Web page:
Olivier Assayas' Summer Hours: Not At All Kinky
Fans of auteur Olivier Assayas (Irma Vep, Demonlover, Clean) who plan to catch his latest, Summer Hours, which screens tomorrow and Thursday at the Ziegfeld Theater as part of the New York Film Festival, should be apprised that there's absolutely nothing kinky about this new one. Instead, Summer Hours marks Assayas's return to the bourgeois domestic concerns of earlier ensemble films like Late August, Early September.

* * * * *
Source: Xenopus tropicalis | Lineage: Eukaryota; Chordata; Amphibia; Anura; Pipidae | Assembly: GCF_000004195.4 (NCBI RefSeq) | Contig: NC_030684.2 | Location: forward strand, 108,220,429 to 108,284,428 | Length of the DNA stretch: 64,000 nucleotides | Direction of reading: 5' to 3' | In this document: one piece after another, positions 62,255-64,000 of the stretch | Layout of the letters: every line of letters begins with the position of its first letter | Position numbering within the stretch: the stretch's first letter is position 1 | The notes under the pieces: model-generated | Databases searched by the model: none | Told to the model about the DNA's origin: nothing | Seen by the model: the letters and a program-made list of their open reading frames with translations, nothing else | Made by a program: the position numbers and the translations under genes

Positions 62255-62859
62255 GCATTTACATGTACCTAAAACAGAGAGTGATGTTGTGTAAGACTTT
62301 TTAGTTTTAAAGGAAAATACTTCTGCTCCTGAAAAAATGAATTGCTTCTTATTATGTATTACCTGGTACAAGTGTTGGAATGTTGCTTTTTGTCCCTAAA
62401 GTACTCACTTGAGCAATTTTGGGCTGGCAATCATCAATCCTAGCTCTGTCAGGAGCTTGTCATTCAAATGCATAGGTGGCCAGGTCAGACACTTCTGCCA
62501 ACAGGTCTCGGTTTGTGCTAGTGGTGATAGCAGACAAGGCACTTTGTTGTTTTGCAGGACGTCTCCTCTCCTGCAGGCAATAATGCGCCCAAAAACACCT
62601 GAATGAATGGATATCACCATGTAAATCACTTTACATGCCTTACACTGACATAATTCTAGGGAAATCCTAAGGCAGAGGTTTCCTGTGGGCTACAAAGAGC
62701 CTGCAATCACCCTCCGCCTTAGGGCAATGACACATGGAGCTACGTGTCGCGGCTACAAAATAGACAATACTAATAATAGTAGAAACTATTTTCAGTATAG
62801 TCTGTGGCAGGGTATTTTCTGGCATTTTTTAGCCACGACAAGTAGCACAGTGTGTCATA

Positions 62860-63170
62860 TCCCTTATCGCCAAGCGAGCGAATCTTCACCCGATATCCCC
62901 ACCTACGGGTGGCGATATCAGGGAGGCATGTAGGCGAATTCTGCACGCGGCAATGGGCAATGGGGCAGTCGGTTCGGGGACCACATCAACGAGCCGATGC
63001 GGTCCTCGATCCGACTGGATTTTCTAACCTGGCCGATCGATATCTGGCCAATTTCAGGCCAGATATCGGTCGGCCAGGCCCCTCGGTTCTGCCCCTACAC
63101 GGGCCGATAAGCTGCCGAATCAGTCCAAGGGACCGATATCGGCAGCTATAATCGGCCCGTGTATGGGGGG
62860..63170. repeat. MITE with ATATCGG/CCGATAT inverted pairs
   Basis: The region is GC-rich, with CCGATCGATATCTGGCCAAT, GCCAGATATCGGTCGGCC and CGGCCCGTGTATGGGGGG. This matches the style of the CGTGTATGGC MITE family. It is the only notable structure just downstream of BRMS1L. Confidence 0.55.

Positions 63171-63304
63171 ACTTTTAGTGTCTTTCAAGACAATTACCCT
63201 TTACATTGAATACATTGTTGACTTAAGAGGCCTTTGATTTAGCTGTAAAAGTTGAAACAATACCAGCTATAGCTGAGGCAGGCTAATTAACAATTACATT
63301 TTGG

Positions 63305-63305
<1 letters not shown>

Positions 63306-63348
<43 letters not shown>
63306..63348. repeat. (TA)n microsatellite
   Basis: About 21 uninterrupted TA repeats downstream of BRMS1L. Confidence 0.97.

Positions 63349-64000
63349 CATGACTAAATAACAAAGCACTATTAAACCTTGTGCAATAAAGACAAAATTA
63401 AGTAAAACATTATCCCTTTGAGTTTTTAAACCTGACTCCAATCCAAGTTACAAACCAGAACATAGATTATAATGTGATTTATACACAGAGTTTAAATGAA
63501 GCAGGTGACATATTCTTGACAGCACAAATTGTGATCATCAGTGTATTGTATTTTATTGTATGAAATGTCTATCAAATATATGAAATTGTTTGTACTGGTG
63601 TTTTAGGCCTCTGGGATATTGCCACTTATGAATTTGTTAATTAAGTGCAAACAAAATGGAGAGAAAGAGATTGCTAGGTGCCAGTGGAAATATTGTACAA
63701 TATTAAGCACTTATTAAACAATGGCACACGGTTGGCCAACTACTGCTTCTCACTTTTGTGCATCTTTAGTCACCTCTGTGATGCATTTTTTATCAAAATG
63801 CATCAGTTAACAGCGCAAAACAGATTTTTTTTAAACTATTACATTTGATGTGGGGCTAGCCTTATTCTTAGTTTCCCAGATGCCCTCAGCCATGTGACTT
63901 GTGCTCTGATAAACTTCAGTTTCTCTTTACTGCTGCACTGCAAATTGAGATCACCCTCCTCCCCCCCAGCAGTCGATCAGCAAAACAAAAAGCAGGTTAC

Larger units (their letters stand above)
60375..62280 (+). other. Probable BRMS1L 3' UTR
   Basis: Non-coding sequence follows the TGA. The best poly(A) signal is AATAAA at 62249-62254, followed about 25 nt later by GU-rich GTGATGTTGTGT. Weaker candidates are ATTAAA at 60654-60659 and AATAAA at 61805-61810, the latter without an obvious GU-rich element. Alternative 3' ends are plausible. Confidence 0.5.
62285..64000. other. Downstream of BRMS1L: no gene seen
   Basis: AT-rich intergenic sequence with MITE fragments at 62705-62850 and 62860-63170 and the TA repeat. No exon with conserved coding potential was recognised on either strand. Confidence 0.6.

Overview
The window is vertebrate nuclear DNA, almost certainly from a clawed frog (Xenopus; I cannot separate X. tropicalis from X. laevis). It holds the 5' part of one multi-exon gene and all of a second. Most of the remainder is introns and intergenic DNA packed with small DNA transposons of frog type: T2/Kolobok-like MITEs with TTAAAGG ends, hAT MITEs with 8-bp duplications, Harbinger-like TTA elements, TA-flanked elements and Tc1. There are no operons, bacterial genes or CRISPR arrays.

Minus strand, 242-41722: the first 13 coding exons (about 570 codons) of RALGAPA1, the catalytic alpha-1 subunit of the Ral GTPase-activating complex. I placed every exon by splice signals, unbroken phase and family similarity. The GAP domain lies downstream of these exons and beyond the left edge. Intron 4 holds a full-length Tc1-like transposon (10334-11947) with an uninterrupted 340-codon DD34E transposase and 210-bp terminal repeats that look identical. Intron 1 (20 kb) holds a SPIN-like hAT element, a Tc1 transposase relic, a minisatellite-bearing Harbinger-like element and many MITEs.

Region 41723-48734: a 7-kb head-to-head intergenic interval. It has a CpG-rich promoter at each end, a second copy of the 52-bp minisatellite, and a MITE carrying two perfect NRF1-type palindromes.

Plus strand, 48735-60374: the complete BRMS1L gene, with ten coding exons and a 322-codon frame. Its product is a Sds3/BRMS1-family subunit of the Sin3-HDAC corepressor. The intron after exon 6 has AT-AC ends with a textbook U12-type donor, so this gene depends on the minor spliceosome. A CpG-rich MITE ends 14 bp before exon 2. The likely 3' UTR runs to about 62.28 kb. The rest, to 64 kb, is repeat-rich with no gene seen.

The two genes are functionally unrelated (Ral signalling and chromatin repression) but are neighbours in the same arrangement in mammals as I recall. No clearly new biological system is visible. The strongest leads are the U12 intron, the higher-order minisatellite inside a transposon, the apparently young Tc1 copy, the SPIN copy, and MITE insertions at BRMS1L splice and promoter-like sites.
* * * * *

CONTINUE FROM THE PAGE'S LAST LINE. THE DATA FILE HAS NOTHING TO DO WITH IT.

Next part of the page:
Summer Hours is story of an estate that must be divided up by three sibilings (Charles Berling, Juliette Binoche, and Jeremie Renier) after their mother dies. Understated and gently paced, the movie is largely carried by Berling, who plays the dutiful eldest son, Frederic. He's also an economist who has written a book deriding the voodoo science of his profession and is thus the would-be agent of his own professional obsolescence. This—and the fact that Frederic's brother and sister have both chosen to live abroad—ties the film thematically to Assayas's recent trilogy about the corrosive effects of globalization. Stately and beautiful, Summer Hours is a better, more coherent film than that trilogy's concluder, Boarding Gate (which played in New York this past spring). But for all Boarding Gate's flaws, give me the sight of Asia Argento tieing up Michael Madsen, and vice versa, over the Summer Hours spectacle of a clan selling off their tasteful wares any day.—Benjamin Strong